Perhaps the gathering of the national communities of Europe is a metaphor for the future. The European Union with a single currency, the opening of borders, and the creation of new social and political institutions is a remarkable development considering the ancient history of quarrels among these neighbors. The European history my generation read was the story of one war followed by another, then another, seemingly without end. There is now real possibility that these nations will not take up arms against each other in your world. That is hopeful and promising, even revolutionary.
But there is, of course, another European story, a dark and ominous one. In the Balkans there dwell peoples with a horrific history of racial, ethnic and religious conflict. Again, the world has been drawn into war to intervene in these ancient disputes.
We spent this year thinking about globalization and diversity. In these two developments in Europe, we see starkly contrasted future possibilities—one of promise, one of peril. Indeed, the Balkan experience throws doubt upon that hopeful, perhaps utopian, American notion our year celebrated that if different people learn about each other, speak each others languages, then mutual understanding and tolerance will be an inevitable outcome. Much of the world’s experience contradicts this faith that familiarity breeds goodwill.
We must learn that tolerance is not a sufficient morality for a world made small. Mere respect for difference may be too modest a moral platform for the changed world you are about to inherit.
We may have had it wrong in this theme year. Instead of pondering globalization and diversity, perhaps we should have been reflecting on the opposite idea — globalization and unity. What are those fundamental human characteristics that make of us one people, brothers and sisters in the human family? The human genome project is another technology that will revolutionize your world. It has shown that, biologically considered, all humans are virtual clones of each other. Human unity and solidarity may provide the basis upon which we can build a global foundation more secure than mere toleration or acceptance.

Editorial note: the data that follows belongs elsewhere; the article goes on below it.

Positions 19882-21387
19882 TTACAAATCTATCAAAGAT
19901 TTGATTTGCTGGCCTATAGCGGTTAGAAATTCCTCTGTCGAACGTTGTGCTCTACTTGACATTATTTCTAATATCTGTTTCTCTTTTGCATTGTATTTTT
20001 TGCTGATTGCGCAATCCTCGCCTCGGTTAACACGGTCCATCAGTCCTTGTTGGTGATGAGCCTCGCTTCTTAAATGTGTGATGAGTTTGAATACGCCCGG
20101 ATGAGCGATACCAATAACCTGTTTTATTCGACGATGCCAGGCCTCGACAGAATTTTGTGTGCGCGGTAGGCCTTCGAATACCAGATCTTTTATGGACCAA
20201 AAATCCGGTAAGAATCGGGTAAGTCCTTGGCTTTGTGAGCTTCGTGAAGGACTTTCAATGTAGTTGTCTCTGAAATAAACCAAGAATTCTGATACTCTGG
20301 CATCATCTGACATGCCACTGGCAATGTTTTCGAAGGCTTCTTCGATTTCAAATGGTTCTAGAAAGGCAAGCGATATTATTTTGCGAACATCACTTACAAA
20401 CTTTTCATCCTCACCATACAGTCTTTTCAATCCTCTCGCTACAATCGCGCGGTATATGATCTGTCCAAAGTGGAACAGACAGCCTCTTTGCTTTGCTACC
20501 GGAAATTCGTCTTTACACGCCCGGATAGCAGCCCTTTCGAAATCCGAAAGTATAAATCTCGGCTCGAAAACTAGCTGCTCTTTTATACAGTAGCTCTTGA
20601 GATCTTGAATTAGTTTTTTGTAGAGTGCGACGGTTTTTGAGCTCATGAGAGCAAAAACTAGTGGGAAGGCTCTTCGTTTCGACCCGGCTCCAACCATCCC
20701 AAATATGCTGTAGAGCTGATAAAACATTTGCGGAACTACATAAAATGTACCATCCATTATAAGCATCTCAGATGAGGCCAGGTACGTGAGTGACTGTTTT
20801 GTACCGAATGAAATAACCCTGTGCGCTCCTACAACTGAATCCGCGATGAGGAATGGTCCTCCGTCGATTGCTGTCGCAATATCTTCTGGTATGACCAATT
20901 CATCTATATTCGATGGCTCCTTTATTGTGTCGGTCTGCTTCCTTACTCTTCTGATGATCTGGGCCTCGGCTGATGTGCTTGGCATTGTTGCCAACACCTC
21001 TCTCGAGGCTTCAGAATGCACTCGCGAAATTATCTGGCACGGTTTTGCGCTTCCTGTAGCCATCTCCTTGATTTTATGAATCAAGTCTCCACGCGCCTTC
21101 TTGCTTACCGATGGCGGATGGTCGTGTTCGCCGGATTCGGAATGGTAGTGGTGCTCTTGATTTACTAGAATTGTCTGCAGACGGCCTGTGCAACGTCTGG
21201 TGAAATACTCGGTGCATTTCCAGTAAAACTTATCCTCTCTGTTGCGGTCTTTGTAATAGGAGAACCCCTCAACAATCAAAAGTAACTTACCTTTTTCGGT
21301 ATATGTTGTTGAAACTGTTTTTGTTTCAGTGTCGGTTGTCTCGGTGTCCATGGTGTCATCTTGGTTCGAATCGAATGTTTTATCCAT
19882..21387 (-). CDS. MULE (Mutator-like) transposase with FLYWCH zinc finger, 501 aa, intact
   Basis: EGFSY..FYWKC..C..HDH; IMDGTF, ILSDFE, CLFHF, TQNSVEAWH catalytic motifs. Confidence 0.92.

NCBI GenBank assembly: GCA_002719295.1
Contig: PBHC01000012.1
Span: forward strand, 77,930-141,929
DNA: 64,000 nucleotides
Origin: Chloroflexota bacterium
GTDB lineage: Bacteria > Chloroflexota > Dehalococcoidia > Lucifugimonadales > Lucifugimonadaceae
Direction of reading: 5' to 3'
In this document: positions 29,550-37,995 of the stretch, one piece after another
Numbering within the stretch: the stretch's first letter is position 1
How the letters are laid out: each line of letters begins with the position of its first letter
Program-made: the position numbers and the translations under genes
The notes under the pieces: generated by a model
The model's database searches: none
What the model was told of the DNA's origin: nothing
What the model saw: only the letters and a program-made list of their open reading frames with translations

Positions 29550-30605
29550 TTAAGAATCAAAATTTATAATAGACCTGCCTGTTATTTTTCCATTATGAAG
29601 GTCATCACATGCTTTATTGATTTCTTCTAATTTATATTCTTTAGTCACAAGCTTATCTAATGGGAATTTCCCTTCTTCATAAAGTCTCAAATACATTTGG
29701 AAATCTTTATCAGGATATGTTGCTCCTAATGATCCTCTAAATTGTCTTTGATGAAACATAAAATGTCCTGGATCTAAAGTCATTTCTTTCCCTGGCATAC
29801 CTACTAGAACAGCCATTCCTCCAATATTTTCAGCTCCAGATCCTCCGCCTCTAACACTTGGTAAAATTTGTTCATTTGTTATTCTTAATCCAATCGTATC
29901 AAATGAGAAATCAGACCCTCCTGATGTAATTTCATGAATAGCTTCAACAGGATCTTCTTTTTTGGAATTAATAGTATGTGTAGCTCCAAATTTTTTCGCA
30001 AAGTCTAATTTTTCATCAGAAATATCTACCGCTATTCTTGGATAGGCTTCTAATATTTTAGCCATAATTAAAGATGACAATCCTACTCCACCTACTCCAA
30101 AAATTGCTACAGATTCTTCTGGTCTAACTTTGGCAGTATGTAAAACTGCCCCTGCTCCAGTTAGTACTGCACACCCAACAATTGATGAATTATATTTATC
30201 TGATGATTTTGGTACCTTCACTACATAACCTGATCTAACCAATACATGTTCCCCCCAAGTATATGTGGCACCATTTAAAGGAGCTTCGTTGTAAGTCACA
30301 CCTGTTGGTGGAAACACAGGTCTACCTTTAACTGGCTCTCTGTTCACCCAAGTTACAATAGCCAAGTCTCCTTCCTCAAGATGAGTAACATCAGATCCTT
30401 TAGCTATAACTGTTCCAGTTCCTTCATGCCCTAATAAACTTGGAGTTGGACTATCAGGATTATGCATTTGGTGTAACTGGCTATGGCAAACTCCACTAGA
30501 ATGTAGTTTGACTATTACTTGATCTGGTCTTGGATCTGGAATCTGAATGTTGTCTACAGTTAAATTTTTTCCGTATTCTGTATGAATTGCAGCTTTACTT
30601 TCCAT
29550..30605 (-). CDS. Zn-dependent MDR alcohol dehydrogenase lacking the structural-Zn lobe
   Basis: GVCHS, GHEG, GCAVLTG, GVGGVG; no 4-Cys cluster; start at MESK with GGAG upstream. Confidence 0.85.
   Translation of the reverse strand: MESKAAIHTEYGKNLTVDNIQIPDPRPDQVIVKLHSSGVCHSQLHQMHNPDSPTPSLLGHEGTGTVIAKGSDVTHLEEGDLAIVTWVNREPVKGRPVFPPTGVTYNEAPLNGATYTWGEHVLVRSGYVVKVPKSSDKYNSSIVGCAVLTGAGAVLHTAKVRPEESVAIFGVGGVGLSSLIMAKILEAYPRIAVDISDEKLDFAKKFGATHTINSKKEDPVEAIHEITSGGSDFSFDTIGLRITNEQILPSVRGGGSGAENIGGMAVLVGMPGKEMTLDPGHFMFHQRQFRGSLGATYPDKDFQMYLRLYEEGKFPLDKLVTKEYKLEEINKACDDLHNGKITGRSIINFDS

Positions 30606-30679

As W. H. Auden anticipated the coming ruin of Europe in 1939, he wrote, “We must love one another or die.” I had always regarded this line as a typical piece of poetic hyperbole. Indifference would surely do towards those parts of the world we can safely ignore. Tolerance will surely suffice for those, different from ourselves, with whom we must somehow live. Love surely overstates the requirement for cohabitation on the planet.
But Auden saw this ancient religious lesson as a modern imperative for survival. For in a world community, there is no tribe or nation which is beyond the scope of universal interest and concern. The Internet knows no sense of place or space. A virtual world sits on our desks and in our laptops, and our cyber neighborhood is the universe. Most of us had never heard of Kosovo. But we are at war there.
The theme of each year’s message to the graduates is the University’s motto — Pro Humanitate. I marvel that the founders of a sectarian college in the then remote South, in an act of vision, gave Wake Forest an universal mission. Your education is not ultimately about your personal improvement. Having been given the opportunities which a Wake Forest education provides, you must accept the challenge to labor for the improvement of humanity — everywhere. Pro Humanitate must in fact unite with that ancient religious lesson — repeated by Auden — that we love each other as members of the human family under God.
In the next world, your century, service to humanity is no longer an ideal or a goal. Pro Humanitate is an ethical imperative.
The culture toward which we labor in common is a world culture. This next world is a world made safe for human and creature habitation, a world where differences are resolved through negotiation based on mutual respect — a world where the needs of the least among us are met by the efforts of all.
Such is the vision of the future embodied in our blessing upon you this day in this world. Go from this world and bring that next world to pass.